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Products > Hymenosporum flavum
 
Hymenosporum flavum - Sweet Shade
   

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Habit and Cultural Information
Category: Tree
Family: Pittosporaceae (Pittosporums)
Origin: Australia (Australasia)
Evergreen: Yes
Flower Color: Yellow
Bloomtime: Summer
Fragrant Flowers: Yes
Height: 25-40 feet
Width: 15-20 feet
Exposure: Cool Sun/Light Shade
Irrigation (H2O Info): Low Water Needs
Winter Hardiness: 20-25 F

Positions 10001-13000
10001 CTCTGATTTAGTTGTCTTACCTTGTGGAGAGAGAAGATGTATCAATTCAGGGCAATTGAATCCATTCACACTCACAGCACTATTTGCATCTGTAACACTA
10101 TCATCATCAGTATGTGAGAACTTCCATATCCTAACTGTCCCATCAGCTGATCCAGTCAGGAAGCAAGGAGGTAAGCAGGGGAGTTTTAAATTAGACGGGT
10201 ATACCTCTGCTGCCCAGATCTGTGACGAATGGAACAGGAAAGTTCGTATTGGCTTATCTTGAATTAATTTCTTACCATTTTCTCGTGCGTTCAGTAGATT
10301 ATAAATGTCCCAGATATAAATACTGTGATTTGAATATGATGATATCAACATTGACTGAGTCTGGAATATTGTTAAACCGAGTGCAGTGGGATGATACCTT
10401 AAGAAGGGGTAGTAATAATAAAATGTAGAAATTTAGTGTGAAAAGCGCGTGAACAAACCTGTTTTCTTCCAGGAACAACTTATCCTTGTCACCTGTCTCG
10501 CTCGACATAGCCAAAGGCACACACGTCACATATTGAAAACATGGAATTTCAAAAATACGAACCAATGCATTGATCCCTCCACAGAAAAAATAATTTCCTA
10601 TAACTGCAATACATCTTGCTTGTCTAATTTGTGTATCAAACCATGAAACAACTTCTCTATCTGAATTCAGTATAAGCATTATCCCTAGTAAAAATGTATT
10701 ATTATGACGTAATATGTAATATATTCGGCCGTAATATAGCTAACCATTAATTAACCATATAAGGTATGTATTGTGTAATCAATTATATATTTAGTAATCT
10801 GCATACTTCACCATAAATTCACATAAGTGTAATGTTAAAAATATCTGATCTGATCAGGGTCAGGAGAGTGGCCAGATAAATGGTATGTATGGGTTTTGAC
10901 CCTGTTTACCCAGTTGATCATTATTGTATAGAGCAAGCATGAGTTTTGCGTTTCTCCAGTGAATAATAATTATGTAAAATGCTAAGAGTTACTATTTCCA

Hymenosporum flavum (Sweet Shade) - A slender evergreen tree that grows to 40 feet tall and half as wide. Shiny leaves form clusters at the ends of the branches. The fragrant flowers bloom in the early summer and emerge a pale yellow to almost cream and darken to deep yellow with age. Plant in full sun to light shade with deep, infrequent watering. Hardy to around 20 F (established trees did not suffer from the short duration sub 20 temperatures experienced in the Goleta Valley in December 1990). This tree has been called the Queensland Frangipani because the scent of the flowers resembles the scent of Frangipani blossoms (Plumeria). It is often used in street plantings or other areas where a narrow upright tree is needed though we note that this tree is a little variable in growth habit, especially if the terminal growth is pruned or damaged. It is native to Queensland and New South Wales in Australia where it is found in rainforest and tall open forest habitats. It is also found in New Guinea. The name for the genus comes from the Greek words 'hymen', meaning a membrane and 'spora' meaning seed in reference to the winged seeds. The specific epithet is from the Latin word 'flavus', meaning yellow in referring to the typical flower color. This tree was first introduced into cultivation in California by Dr. Franceschi in 1900 and there are many large specimens in the Santa Barbara area. A large specimen called the Hayward Hymenosporum in downtown Santa Barbara near the corner of Castillo Street and Dibblee Ave was planted in 1904 and is now listed as the largest Sweetshade on the California Big Tree Registry. We have been growing this beautiful tree on and off since our nursery was established in 1979 and we have one planted in our front parking lot.  This description is based on research and observations of this plant as it grows in our nursery, in our nursery garden and in other gardens that we visit. We also incorporate comments received and appreciate getting feedback of any kind from those who have any additional information about this plant, particularly if they disagree with what we have written or if they have additional cultural tips that would aid others in growing Hymenosporum flavum.
 
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